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Apple Chief Patent Lawyer Leaves After Android Loss 101

Hugh Pickens writes "PC Magazine reports that Richard Lutton, Apple's current chief patent lawyer, is reportedly leaving the company after failing to block Android manufacturers from using iPhone-like features. 'It's possible that Apple's leadership wants the patent department to become more effective, especially in terms of litigation,' says intellectual property analyst Florian Mueller. 'They are probably disappointed that the first ITC complaint against HTC didn't go too well.' ... In addition Apple is aggressively seeking an injunction on Samsung's flagship Galaxy lineup." Samsung also happens to be displeased with Apple using their former legal counsel.
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Apple Chief Patent Lawyer Leaves After Android Loss

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  • Apple playing dirty (Score:4, Interesting)

    by gubers33 ( 1302099 ) on Tuesday July 12, 2011 @02:37PM (#36738056)
    Using Samsung's former counsel is just plain dirty. Apple has an internal legal department and is purposely hiring lawyers who have inside information on Samsung. I mean come on, Apple is starting to act like Microsoft. Jobs wants anything that uses the same technologies as the iPad or iPhone to not exist because he sees as a threat for good reason. Apples only makes one model of each and there is little room for innovation. Android on the other hand has multiple manufacturers making the phones and tablets and because of they they are creating phones that can display HD and shoot video in 3D. I mean this getting shady in using former representation and then citing the Tariff Act of 1930 against HTC. I think Steve Jobs might react the same way as Eric in Billy Madison if he had to define "Business ethics".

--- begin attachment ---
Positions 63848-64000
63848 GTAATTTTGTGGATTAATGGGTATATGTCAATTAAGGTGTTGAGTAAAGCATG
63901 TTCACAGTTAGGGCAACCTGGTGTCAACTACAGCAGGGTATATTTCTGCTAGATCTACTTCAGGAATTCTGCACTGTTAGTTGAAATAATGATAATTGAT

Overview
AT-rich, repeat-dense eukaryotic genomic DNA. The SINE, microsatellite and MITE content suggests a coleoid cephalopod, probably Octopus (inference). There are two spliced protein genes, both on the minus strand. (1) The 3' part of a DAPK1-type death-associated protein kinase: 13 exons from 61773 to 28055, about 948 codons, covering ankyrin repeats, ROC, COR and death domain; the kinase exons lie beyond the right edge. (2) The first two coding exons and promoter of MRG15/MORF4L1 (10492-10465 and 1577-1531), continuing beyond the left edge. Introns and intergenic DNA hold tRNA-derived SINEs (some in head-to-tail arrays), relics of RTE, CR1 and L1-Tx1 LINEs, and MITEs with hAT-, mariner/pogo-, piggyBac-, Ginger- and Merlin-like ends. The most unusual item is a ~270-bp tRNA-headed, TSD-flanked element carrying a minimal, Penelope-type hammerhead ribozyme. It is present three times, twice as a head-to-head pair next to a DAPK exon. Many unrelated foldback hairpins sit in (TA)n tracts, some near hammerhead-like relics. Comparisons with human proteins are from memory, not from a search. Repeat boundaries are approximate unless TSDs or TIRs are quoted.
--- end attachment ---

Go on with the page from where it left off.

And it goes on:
• by Anubis IV ( 1279820 ) on Tuesday July 12, 2011 @04:32PM (#36739824)

    Exactly what I'm thinking. I've read coverage of this on 2-3 other sites today, and none of them indicated there was anything unusual about what was going on or that anything should be read into it. When higher-ups at Apple leave on poor terms, it's much more dramatic than this. You don't even have to look hard to find examples, since the breakups were so explosive. There's Fred Anderson, the former CFO and interim CEO who got embroiled with the SEC and made accusations against Steve Jobs (blasphemy!); Jon Rubenstein, who became the CEO of Palm and publicly made some harsh jabs at Apple while launching webOS; and Mark Papermaster, who was forced out during the antennagate brouhaha with the iPhone 4 last year.

    The timing with the HTC ruling that didn't go their way is likely coincidental, since it's just one minor ruling amongst dozens of cases that they have going on. You don't oust someone that high up over something that small, and Apple wins at least as often as it loses in court, so there's no reason his departure should signal internal legal troubles at Apple. Hell, we even had an article on /. just yesterday about how they fired off another round of attacks at HTC, and it mentioned that they had made similar attacks against Samsung not long before that.

    The guy probably just left because he got a better job offer. That does happen, as most of us here should know.

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